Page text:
Mobile neuroimaging has been available for some time. The Danish company Ceretronix has manufactored the Cortexplorer 16 “compact, mobile, 16 detector bedside” brain scanner which seems to have been used since 1992 by researchers. According to the documentation on the Web (on a Web page that hasn’t been updated since 2002) the results are are presented after 15 minutes on a PC. It seems to be a fairly old system (20 years?), but the brain scanner has wheels so it is mobile!
Now my colleagues at the Section for Cognitive Systems at the Technical University of Denmark have constructed a system that employs the Emotive EEG system together with a smartphone for real-time 3D brain mapping. The reasonably priced Emotive EEG system is 14-channel and it has wireless connection to a small USB device. The USB device can be plugged into a smartphone (if you have an adapter between the normal and the small USB stick) and provided you have an appropriate driver for the device you can access the EEG signal from the smartphone. Our Arkadiusz Stopczynski has got a hold on a driver and programmed a Qt application for the Nokia N900 smartphone. It uses OpenGL visualization and touch-based interface so a coarse polygon-based representation of the brain surface can be updated and rotated in real-time smoothly. To colorcode the brain surface based on the EEG signal Stopczynski uses an algorithm by Carsten Stahlhut. Stahlhut studied these kinds of algorithms in his PhD.There are earlier computer programs that can read EEG signals and present 3D visualization of the brain activity, e.g., on the Emotiv homepage is a commerical Windows application. What is surprising with the system of my colleagues is that they are able to do the colorcoding algorithm (the inversion) on a smartphone. I wouldn’t immediately have thought that a smartphone would have enough computer power to perform this kind of usually quite computational expensive operation. It helps there are few electrodes and that the representation of the brain surface is coarse: There are only 14 EEG channels and around 1’000 vertices in the brain surface model. Our Jakob Eg Larsen was interviewed and got the story into New Scientist. From there it spread to Engadget and has now been taken up by Physorg.com, Smartplanet, betanews, psfk, geek.com, Simplyzesty and Kurzweil. In Denmark one of the big newspapers Politiken runs the story today. The news also reached Dutch tweakers.net A short technical description by Stopczynski and others from our section is available in the conference contribution A smartphone interface for a wireless EEG headset with real-time 3D reconstruction With Michael Kai Petersen as first author another paper describes in more detail an analysis of the EEG data collected with the mobile phone when subjects viewed emotional pictures presented on the mobile phone. A bit more information is available from the Smartphone Brain Scanner homepage. While you wonder why on earth Jakob Eg Larsen did not put sound on the YouTube video you can take a look on ezgod3’s version with remixed music.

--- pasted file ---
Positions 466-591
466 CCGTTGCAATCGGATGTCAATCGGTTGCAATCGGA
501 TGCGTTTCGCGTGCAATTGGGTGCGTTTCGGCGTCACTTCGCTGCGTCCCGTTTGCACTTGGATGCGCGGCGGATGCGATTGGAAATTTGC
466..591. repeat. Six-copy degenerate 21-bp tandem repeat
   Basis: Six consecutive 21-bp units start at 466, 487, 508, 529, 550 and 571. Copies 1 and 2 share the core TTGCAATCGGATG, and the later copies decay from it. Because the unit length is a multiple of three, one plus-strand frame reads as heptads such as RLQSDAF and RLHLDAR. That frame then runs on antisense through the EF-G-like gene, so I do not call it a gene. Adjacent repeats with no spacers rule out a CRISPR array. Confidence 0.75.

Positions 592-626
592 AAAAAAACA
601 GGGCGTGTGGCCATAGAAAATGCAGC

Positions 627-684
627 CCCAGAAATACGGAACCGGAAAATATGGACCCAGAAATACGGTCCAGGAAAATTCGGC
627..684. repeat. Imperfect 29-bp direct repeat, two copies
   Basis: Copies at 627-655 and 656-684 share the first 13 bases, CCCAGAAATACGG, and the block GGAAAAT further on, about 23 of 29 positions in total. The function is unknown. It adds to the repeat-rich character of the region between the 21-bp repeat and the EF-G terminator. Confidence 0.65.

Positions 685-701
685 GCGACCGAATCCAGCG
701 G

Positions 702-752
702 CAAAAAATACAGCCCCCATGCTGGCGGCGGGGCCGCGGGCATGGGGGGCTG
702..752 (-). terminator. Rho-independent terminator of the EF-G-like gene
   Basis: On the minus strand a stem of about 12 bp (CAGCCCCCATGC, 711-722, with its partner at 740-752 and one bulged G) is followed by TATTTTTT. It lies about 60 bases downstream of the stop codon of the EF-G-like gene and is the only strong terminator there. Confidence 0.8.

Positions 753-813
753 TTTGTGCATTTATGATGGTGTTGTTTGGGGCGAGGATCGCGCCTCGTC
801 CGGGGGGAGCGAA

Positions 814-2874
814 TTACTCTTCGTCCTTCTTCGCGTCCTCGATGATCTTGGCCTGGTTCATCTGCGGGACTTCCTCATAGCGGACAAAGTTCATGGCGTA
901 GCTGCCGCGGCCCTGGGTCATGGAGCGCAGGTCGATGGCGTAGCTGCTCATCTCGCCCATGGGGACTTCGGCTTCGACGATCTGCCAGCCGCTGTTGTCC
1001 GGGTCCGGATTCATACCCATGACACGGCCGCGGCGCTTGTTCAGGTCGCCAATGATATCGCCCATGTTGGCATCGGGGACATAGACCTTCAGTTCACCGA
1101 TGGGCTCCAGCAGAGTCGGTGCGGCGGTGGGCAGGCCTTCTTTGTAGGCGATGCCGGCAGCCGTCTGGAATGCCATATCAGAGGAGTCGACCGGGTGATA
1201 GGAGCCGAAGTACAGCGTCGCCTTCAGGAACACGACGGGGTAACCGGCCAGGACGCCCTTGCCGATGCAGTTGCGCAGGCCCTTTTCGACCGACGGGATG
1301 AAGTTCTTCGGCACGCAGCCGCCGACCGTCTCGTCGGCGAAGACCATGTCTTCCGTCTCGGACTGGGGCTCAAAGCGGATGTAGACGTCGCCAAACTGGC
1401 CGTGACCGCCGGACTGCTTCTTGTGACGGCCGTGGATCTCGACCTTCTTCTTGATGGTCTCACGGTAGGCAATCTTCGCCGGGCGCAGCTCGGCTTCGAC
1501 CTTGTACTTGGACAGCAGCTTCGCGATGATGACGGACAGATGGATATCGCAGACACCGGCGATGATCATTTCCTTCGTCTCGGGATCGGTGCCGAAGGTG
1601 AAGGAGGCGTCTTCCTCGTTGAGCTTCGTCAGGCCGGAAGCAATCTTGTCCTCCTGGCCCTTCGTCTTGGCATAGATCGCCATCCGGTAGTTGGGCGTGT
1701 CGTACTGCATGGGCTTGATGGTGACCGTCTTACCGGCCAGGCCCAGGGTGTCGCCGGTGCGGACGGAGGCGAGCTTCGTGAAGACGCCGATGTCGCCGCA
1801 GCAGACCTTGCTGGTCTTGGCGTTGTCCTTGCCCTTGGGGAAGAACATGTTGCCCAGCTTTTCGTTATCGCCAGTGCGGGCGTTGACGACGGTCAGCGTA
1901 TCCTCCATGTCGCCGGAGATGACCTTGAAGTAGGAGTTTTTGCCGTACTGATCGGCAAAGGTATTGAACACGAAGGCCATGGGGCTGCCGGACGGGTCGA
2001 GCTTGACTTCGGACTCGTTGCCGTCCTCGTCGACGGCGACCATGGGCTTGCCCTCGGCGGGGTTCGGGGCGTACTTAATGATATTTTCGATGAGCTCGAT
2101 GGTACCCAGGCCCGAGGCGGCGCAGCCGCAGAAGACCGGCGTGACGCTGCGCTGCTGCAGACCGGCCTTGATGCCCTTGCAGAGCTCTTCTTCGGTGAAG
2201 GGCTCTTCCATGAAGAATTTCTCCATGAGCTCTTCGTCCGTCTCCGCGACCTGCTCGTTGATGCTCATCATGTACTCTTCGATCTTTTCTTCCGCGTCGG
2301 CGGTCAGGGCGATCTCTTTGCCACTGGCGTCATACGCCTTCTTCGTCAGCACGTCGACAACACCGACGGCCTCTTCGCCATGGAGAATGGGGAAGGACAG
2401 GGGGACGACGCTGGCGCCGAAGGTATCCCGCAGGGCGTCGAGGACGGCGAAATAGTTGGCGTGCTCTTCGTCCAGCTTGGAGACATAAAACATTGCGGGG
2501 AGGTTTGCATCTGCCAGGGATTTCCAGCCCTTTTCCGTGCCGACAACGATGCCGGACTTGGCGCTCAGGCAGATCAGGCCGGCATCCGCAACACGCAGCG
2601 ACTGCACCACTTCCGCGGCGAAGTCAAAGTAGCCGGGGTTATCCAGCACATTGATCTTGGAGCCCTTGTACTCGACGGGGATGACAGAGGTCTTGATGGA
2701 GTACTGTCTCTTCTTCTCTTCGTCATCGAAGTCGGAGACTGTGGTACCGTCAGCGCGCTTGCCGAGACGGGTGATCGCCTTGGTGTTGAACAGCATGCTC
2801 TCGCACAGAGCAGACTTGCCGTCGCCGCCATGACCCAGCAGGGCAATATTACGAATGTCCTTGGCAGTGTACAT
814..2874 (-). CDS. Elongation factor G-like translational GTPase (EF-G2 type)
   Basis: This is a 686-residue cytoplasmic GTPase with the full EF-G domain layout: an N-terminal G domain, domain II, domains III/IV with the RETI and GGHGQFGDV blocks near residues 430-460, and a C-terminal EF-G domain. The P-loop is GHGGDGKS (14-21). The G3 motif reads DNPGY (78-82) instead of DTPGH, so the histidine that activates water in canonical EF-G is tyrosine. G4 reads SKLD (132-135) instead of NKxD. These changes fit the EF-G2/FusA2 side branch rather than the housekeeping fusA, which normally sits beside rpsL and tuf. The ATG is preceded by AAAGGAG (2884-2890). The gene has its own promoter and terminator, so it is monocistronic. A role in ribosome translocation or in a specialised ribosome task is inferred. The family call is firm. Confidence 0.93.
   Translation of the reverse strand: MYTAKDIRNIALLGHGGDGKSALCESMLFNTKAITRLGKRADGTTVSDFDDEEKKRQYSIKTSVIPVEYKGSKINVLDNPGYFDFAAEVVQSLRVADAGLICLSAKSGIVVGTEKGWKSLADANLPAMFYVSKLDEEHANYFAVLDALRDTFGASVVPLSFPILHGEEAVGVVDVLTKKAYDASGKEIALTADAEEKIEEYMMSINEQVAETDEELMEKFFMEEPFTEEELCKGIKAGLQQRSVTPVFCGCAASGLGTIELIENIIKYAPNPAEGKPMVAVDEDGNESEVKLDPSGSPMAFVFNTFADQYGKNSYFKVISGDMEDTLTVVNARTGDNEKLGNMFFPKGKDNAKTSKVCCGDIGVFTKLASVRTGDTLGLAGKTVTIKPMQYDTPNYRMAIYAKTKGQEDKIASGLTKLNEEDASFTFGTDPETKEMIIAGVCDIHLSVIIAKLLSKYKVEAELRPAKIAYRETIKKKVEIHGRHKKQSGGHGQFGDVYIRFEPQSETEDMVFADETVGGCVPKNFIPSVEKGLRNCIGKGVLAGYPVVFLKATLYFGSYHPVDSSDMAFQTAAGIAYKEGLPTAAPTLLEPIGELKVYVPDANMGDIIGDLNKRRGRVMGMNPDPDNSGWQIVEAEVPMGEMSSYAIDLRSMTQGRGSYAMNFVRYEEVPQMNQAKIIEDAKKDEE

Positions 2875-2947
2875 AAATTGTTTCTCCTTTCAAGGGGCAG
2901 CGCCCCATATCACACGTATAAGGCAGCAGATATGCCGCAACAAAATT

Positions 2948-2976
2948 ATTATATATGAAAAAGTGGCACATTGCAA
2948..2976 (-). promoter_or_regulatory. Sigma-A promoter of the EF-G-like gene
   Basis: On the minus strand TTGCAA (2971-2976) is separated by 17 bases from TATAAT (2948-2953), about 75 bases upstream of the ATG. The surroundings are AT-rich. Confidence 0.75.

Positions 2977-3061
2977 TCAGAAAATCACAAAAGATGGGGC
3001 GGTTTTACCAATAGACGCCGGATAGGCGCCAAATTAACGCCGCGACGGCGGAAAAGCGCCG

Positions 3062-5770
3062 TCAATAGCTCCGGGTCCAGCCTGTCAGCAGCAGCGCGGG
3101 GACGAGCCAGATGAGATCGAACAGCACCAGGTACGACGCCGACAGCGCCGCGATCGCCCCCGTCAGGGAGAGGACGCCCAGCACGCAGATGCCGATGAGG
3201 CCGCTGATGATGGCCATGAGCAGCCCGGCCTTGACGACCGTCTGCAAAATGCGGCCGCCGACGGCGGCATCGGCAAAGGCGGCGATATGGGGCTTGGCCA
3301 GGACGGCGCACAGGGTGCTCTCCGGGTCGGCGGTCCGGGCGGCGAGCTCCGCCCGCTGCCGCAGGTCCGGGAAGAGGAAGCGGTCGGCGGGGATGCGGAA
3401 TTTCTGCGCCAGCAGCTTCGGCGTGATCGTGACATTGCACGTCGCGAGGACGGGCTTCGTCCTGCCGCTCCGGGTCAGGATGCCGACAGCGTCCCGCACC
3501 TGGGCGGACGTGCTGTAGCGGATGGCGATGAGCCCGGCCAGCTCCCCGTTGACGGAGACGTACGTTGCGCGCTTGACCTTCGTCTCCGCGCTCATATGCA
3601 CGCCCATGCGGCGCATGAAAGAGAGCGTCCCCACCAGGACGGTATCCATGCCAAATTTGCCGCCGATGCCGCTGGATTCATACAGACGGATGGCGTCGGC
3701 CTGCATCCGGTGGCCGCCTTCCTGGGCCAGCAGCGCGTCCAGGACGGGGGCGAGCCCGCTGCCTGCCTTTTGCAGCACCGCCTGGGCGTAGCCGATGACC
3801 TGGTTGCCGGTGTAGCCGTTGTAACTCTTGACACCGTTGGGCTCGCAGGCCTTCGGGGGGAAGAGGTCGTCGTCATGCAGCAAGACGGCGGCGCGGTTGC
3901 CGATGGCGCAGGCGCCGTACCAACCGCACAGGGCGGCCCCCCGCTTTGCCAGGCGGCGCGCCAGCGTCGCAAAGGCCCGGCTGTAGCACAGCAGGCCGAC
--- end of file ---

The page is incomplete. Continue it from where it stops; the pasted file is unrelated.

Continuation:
(2011-10-28: Spelling correction in title and body text – mobil to mobile)